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Here, we have a past event (eating too much) that has consequences in the present (feeling unwell), so we have used the simple past tense.

But British English speakers tend to use the present perfect tense in similar situations. This means using “has/have” plus a present participle verb rather than just a simple past tense verb. For instance:

British English: David has eaten too much, so he feels unwell.

The same is true in sentences with past-time adverbs, like “just” or “already”:

American English: Beryl just took a painkiller.

British English: Beryl has just taken a painkiller.

Irregular Verb Forms

Some irregular verbs can differ in American and British English. This is rare, with most verb forms being the same between dialects. But there are some differences you need to know. The most famous example is probably “gotten,” which isn’t used in British English.

Another word to look out for is “dove.” This is the simple past tense of “dive” in American English, while the past participle form is “dived.” In the UK, though, “dived” is both a simple past tense verb and a past participle. As such, “dove” is hardly ever used as a verb in British English.

Finally, look out for irregular spellings of verbs that would usually end “ed” in American English. For instance, “learned” and “burned” can be spelled (or spelt) “learnt” and “burnt” in British English. The American spellings are also accepted, though, so it isn’t a problem if you use an “-ed” ending.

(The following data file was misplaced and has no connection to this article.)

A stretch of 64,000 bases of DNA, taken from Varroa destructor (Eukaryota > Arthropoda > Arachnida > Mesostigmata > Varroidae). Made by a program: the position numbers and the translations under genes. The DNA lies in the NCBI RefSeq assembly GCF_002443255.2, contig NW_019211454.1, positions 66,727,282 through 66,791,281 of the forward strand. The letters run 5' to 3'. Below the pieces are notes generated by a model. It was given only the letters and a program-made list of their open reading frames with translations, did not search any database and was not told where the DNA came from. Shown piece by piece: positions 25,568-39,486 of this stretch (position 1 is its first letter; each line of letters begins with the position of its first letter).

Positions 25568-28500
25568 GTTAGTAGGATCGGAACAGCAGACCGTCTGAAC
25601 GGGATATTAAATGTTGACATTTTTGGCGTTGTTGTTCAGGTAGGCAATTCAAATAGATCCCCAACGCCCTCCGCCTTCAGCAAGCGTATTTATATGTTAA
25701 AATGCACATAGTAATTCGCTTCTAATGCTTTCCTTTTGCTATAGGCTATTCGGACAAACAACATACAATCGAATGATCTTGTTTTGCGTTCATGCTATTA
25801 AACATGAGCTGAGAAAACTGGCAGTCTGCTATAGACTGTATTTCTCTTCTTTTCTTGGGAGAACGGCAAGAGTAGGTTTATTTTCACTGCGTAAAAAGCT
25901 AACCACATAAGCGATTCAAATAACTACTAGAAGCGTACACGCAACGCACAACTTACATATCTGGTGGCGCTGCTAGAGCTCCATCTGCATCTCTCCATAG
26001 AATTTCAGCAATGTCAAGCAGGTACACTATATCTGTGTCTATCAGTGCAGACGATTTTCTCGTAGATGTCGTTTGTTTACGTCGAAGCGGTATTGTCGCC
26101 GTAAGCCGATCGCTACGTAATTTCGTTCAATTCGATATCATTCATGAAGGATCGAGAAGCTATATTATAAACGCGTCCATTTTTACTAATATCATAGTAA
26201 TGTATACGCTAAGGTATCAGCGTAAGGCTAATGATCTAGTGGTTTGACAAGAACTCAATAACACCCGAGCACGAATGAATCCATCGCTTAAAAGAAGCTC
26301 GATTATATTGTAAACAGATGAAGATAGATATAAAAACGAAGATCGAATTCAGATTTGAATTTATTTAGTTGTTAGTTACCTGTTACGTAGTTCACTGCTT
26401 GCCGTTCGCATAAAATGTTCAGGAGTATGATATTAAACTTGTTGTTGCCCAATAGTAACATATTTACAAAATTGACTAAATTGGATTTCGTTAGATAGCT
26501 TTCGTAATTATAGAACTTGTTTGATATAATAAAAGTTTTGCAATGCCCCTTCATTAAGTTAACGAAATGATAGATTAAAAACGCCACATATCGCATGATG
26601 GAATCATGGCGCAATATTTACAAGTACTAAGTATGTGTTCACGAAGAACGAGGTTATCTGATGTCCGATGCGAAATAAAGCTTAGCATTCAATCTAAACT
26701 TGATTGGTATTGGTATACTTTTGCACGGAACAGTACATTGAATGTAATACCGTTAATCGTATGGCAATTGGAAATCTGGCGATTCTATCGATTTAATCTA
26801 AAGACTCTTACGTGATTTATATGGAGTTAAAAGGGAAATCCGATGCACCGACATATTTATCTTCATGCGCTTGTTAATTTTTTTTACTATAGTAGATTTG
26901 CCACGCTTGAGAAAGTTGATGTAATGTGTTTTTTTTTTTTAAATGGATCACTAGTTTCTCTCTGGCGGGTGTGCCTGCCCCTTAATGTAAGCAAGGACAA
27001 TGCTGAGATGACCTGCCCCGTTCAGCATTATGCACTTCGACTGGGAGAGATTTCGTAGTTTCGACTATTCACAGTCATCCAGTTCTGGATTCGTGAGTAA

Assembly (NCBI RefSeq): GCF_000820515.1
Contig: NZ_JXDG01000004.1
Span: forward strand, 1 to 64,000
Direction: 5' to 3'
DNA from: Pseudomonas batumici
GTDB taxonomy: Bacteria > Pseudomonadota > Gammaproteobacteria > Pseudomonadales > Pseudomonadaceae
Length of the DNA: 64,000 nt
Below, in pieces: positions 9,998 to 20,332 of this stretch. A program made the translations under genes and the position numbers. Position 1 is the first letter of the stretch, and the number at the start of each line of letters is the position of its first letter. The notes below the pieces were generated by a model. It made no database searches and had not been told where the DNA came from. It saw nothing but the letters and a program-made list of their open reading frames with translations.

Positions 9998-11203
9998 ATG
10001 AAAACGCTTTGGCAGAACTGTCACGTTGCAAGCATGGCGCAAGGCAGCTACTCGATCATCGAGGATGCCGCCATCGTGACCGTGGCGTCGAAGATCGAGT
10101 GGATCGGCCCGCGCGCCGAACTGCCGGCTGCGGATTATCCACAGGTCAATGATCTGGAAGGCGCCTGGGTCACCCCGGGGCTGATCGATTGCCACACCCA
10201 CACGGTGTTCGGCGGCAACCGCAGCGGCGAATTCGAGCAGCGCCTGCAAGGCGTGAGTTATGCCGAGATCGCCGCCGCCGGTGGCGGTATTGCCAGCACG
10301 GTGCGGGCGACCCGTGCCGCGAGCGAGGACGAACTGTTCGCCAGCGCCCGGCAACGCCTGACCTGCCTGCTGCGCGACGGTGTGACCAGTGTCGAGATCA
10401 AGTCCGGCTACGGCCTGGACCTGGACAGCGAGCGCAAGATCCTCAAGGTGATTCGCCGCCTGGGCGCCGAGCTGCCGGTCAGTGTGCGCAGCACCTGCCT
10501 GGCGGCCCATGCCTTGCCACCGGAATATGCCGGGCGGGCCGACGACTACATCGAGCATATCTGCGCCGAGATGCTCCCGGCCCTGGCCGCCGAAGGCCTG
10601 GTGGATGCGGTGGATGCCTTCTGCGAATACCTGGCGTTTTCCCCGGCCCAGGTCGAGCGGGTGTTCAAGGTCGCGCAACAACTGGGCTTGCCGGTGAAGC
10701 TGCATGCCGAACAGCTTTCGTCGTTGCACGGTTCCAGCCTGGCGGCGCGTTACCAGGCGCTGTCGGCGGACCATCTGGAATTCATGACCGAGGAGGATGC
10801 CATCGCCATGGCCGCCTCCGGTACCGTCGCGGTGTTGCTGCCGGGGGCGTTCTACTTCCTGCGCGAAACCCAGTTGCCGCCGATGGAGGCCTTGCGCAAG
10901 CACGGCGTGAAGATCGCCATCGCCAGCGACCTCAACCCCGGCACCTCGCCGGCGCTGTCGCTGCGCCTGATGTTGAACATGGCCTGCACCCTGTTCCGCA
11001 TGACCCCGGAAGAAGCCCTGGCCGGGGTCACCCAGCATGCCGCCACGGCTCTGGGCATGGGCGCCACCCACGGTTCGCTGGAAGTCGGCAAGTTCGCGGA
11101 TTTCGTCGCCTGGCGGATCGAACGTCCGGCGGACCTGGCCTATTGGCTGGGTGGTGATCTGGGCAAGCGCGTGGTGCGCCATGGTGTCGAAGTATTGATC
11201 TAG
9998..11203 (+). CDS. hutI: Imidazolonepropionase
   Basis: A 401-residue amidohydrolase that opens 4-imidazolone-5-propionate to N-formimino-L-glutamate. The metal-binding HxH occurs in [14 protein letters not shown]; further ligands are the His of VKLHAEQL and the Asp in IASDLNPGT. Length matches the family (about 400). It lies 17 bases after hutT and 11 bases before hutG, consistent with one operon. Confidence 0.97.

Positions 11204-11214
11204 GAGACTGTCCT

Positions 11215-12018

Does It Really Matter?

Before we leave you, let’s reflect on how much the issues above matter. In simple terms, the answer is “not a lot.” American and British English are much closer in grammar than spelling or vocabulary, so most people simply ignore the differences. And the lines between American and British English grammar are becoming increasingly blurred.

However, you may need to be aware of the differences between American and British grammar when:

  • Writing for a specifically British audience
  • Working for a UK-based company or organization
  • Studying at a UK-based university or school

As such, if any of the above apply to you, keep an eye out for grammar in your writing that sounds “American” and think about what the UK equivalent might be. And if you’d like any more help localizing your language in writing, don’t forget to have your work proofread.

Comments (7)
26th September 2020 at 14:57
Hi. I´d like to know if there is a difference between British and American use of genitive case. For example: Peter ans Mary´s house is the same as Peter´s and Mary´s house? (Peter and Mary are the owners of the house in both cases. Thank you!